In linguistics, convergence is the process whereby two or more varieties of a language come to resemble each other more closely over time. The varieties may be dialects of the same language, or different languages that have been in contact with each other. The process of convergence may be gradual or rapid, and may be observed in a number of different linguistic features.
The purpose of this contribution is to raise readers’ awareness of the concept of linguistic convergence in the modern world and its implication. The chapter begins with an introduction to the Multidisciplinary Hexagonal Model of Linguistic Convergence. Following that, the study focuses on the meaning and practicality of linguistic convergence, as well as the level and type perspectives. Author Magdalena Bielenia-Grajewska, Mihail C. Roco, William Sims Bainbridge, and Tonn B. Tonn contributed to the book Science and Technology Convergence, which was published by Springer International Publishing Switzerland (ISSN: 3-319-07052-0_84).
What Is Linguistic Convergence And Divergence?
Linguistic convergence is when two or more languages come together and influence each other. This can happen when people from different language backgrounds start using the same language, or when a new language is created by combining elements of existing languages. Linguistic divergence is when languages move apart and become less similar over time. This can happen when people stop speaking the same language or when a language splits into different dialects.
According to Francois Moretti, the rule of linguistic evolution is divergence rather than convergence. The forces that propel the two mechanisms vary greatly from field to field, ranging from the pole of technology to the poles of languages. Even if most whole languages do not always converge, small scale convergence is possible. When a language has phonology, morphology, or syntax, a fuzzy cluster is defined as a linguistic population that influenced specific dialects of the language at the phonological, morphological, syntactic, or lexical levels. Should we abandon the notion of common languages? That is absolutely not the case. In other words, even the purest standard may have some influence from a different language.
The Evolution Of Language: Convergence Vs. Divergence
The study of language is the scientific branch of language. Conventional wisdom holds that human languages are constantly evolving, adapting, and changing based on the needs of their speakers. What happens when a language changes without anyone noticing? When you have convergence and divergence, there are a few things you should look for. There is frequently a sense of convergence, or the tendency of languages to become more similar to one another, as a positive thing. It also indicates that we are becoming more closely connected to one another as well as developing shared understandings. The convergence of two languages is considered a natural phenomenon when two languages interact and share a great deal of nonverbal communication. Divergence, on the other hand, is seen as a negative thing. As a result, we are becoming distant from one another, and we have developed distinct opinions and interpretations. It is an intentional effort by speakers to change or add a distinguishing feature to their communication.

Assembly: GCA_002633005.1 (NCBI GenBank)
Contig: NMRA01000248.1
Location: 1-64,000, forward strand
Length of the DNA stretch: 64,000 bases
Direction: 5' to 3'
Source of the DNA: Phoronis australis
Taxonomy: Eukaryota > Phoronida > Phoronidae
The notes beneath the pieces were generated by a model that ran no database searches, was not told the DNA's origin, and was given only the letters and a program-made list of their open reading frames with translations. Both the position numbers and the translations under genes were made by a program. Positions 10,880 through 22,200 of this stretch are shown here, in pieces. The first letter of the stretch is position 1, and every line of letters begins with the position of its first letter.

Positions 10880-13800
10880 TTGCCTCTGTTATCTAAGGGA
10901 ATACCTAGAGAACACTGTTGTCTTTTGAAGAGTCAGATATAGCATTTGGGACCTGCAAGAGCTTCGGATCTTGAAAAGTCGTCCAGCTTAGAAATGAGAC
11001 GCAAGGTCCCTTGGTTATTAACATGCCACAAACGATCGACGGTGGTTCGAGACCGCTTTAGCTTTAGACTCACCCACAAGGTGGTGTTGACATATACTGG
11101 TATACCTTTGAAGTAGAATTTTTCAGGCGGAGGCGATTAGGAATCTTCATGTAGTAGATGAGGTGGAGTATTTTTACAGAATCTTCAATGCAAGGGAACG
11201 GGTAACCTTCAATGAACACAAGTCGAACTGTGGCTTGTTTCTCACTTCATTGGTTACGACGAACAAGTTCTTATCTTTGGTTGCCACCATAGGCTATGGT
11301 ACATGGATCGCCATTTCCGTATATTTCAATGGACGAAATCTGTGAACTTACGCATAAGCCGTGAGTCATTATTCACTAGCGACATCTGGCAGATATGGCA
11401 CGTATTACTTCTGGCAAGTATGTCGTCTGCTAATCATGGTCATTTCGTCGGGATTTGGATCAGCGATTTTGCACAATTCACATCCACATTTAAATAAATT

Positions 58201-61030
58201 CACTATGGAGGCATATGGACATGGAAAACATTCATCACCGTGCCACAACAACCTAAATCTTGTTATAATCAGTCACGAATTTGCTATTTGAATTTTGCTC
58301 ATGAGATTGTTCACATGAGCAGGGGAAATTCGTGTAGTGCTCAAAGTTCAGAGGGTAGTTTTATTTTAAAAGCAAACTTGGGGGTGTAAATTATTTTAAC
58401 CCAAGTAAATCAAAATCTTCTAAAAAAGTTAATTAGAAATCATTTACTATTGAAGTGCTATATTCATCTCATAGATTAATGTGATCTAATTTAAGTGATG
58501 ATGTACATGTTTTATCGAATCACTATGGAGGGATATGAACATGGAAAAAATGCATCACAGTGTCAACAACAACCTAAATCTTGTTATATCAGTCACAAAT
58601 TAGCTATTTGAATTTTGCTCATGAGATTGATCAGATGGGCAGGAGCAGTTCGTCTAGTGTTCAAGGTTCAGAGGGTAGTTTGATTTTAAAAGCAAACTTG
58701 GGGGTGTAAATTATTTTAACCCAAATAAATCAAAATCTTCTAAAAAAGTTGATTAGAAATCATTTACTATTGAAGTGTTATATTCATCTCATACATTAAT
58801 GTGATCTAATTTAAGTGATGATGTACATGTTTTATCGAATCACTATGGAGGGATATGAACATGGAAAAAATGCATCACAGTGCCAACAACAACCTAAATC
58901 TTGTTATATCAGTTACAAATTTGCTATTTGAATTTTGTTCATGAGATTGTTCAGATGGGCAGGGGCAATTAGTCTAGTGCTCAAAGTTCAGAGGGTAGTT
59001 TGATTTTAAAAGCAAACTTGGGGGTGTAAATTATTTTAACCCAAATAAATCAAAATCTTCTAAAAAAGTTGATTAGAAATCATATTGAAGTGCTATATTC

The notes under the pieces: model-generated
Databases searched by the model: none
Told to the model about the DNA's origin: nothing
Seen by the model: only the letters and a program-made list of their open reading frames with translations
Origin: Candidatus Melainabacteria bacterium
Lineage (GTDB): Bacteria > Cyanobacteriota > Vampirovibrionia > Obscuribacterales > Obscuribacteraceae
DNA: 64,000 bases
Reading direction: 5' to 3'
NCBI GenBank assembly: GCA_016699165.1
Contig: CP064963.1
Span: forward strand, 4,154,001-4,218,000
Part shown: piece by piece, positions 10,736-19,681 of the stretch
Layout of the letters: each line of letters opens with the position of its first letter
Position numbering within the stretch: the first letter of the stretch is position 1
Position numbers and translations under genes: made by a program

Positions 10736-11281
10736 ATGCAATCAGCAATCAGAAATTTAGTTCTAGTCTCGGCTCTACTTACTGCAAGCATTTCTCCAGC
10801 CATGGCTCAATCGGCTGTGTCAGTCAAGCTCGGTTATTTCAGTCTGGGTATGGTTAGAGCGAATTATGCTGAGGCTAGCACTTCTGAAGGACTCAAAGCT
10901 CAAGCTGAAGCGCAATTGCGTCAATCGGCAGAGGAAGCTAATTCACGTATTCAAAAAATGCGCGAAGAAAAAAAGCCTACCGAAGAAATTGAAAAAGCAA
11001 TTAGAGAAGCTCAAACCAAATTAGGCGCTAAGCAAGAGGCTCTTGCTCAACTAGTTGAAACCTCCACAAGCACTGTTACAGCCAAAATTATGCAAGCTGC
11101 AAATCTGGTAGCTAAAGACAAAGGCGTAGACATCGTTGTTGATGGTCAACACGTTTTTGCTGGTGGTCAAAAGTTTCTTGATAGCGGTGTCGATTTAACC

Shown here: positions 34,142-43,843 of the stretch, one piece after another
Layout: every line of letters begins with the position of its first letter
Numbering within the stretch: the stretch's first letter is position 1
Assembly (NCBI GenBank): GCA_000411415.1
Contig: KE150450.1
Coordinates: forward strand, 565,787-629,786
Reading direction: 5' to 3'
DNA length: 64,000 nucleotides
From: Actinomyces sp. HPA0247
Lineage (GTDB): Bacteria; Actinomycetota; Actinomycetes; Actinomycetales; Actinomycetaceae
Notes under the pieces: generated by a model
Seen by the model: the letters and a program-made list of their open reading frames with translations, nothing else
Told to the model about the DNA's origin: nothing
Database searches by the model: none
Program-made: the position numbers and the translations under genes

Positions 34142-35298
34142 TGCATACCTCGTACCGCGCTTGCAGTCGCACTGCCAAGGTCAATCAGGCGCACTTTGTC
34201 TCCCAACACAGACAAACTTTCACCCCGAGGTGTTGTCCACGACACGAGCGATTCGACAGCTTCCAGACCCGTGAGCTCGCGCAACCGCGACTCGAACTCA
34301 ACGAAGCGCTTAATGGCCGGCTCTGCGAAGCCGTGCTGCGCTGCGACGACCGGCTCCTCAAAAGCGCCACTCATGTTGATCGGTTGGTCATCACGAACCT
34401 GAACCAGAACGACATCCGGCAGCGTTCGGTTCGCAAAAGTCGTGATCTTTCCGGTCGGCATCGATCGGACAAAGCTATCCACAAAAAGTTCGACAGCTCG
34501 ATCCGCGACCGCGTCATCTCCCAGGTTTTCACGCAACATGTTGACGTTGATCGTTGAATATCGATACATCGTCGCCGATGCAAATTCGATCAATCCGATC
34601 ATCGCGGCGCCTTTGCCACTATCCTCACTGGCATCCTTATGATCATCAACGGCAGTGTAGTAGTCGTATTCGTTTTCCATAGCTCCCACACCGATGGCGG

What Is Convergence In Communication?
Convergence in communication refers to the tendency for different technologies to evolve toward performing similar tasks. In the past, different types of communication technologies tended to be used for different purposes. For example, telephones were used for voice communication, while television was used for video. However, as technology has advanced, these different types of communication have begun to converge, with telephone, television, and computer all being used for both voice and video communication. This convergence is continuing, with new technologies such as VoIP (Voice over Internet Protocol) and IPTV (Internet Protocol Television) blurring the lines even further between different types of communication.
Linguistic Convergence Examples
In linguistics, convergence is defined as a process whereby two or more languages or dialects come to resemble each other in some respects. This can happen as a result of contact between the languages/dialects in question, or it can happen naturally over time. There are a number of different linguistic convergence examples that have been documented by linguists. One well-known example is the process by which the English language has come to resemble the French language in certain respects, due to the centuries of contact between the two languages. Other examples of linguistic convergence can be seen in the way that languages spoken in different regions of the world have come to share certain features (such as vocabulary, grammar, and pronunciation) as a result of increased contact between those regions.
The Divergence And Convergence Of Languages
Disagreement in linguistic ability occurs when a speaker speaks in a different language than others in the same language group. A linguistic convergence occurs when a speaker speaks a language spoken by people in different languages.